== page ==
It is very difficult for me to pare down my visual ideas. I am working hard to become absolutely direct; so completely personal as to be impossible to misunderstand. Yesterday I was more successful in my painting, than in the drawings. In the drawings, you can see my effort to pare to importance, but they are not as convincingly reduced as the painting. Still, the painting has room to pare. Mostly that heart-like object annoys me (in the lower left); it has to go. What the hell is that, anyway? Of course you could say "what the hell are they?" about any of my forms. I am reaching for profoundity in form making; I am looking for universal, yet abstract, substantial forms; forms that are intuitively understood, if not immediately recognized as representational.
Something magical is happening. While in process, as I work, my mind understands. It communicates, disseminates. My art springs directly from core intuition and knowledge, perhaps even emotion is involved. There is caveat, in regard to emotion, because, of the three, it feels most remote. Of the three (intellect, intuition, emotion), emotion is the most difficult for me to visually depict with acuity. This does not surprise me. I am working my way down to the essential me, the instigator of all. Fear and flight, love and hate, passion and desire; emotion is most difficult to depict with lucidity. The more I do this, the more I make-art, the more confident I am; I have the right stuff, the talent, to make it real on canvas and paper. This surprises me. I need longevity to make it fully happen. I know not the path I am on. It is not laid out in front of me. I am required to take one step at a time. The chisel is at work. Each step chips away one more bit of the crap that obscures my truth in being and existence.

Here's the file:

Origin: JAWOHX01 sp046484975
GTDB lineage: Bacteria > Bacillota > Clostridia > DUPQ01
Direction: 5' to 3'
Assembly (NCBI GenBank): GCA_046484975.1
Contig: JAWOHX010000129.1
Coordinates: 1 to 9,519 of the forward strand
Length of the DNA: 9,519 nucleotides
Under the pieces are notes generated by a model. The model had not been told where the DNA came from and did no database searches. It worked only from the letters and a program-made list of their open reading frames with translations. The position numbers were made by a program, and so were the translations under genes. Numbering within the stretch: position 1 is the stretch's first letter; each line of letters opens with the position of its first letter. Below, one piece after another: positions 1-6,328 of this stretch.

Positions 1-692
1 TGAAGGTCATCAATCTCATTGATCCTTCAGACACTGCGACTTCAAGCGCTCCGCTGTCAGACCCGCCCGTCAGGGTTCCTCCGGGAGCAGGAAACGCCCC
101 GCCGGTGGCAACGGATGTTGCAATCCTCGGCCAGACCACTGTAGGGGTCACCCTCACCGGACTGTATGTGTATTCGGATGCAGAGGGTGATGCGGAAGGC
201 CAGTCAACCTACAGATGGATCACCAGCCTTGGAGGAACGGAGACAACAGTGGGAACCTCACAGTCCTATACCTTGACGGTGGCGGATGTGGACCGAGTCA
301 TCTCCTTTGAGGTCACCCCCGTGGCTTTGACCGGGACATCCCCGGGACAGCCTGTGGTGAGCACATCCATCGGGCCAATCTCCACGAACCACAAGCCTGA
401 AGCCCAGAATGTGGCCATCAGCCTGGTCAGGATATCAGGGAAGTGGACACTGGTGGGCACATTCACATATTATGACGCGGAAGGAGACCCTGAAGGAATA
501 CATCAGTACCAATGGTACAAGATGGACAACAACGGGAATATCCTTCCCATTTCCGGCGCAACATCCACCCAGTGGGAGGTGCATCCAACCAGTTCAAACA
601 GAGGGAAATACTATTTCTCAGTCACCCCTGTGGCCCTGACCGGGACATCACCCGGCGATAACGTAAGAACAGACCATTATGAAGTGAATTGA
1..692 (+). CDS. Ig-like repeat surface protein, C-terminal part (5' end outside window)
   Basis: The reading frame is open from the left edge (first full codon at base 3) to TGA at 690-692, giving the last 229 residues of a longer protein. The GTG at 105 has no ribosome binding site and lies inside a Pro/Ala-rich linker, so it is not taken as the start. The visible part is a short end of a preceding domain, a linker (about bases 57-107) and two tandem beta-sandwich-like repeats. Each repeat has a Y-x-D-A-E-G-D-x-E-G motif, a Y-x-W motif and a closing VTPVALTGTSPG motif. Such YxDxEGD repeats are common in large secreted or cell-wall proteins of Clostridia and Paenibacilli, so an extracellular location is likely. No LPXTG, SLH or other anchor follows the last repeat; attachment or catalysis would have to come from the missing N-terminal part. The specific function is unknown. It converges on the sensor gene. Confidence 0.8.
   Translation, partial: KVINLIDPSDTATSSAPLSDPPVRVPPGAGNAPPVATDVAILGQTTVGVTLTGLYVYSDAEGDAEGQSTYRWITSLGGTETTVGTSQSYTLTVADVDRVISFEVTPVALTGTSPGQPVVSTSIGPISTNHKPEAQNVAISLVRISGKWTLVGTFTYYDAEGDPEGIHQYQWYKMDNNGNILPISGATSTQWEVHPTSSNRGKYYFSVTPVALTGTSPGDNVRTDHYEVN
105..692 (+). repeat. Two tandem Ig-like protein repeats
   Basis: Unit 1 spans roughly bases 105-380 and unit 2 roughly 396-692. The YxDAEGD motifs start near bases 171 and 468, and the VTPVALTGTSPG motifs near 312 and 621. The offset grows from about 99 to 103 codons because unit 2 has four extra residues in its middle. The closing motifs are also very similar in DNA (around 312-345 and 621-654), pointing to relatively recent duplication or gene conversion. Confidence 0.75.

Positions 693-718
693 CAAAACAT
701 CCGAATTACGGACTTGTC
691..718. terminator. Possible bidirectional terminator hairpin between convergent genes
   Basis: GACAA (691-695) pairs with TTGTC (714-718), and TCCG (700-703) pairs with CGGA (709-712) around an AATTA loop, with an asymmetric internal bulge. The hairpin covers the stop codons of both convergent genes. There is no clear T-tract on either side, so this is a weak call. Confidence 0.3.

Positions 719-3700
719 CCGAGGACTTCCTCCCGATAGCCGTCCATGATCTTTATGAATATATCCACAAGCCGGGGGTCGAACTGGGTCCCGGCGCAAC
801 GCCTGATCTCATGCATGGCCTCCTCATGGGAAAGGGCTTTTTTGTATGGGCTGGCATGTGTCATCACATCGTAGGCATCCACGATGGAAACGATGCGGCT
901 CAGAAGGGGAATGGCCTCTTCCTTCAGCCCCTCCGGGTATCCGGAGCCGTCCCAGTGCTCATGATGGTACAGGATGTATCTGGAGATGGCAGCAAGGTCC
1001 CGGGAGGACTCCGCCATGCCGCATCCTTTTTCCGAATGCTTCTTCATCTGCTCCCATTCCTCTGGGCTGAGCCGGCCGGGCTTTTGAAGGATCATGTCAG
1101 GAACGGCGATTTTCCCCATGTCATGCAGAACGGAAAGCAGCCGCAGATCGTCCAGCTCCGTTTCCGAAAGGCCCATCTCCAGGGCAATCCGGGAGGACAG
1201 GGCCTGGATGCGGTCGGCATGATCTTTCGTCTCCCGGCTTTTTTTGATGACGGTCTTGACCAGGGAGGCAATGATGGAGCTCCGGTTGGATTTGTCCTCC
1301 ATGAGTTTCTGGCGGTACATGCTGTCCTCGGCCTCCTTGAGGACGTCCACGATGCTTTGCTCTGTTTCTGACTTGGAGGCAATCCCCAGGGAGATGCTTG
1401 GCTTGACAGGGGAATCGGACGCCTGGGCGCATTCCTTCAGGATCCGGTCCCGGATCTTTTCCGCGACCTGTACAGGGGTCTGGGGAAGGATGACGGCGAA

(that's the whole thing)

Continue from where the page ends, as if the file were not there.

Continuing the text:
Yesterday's drawing is exceptional. It is both playful and serious, light and dark; new forms occupy a classical composition. It is what the world needs now.
As promised, yesterday I began a new painting, 2017 No.13. I do feel reinvigorated. This stuff is important. The painting 2017 No.11 was completed; it has very few alterations when compared to its previous state. 2017 No.11 is a grand painting. It is one reason for my reinvigoration. My ability to push these three-dimensional abstractions to finality is clearly understood. My ability to accomplish finality is great. All of yesterday's work feels very good, very right.
NOTE on state 1 of 2017 No.13: The underdrawing seen in today's reproduction of 2017 No.13 was accomplished using an oil paint stick, color = slate blue. A bit of white oil paint was used to cover portions of the painting.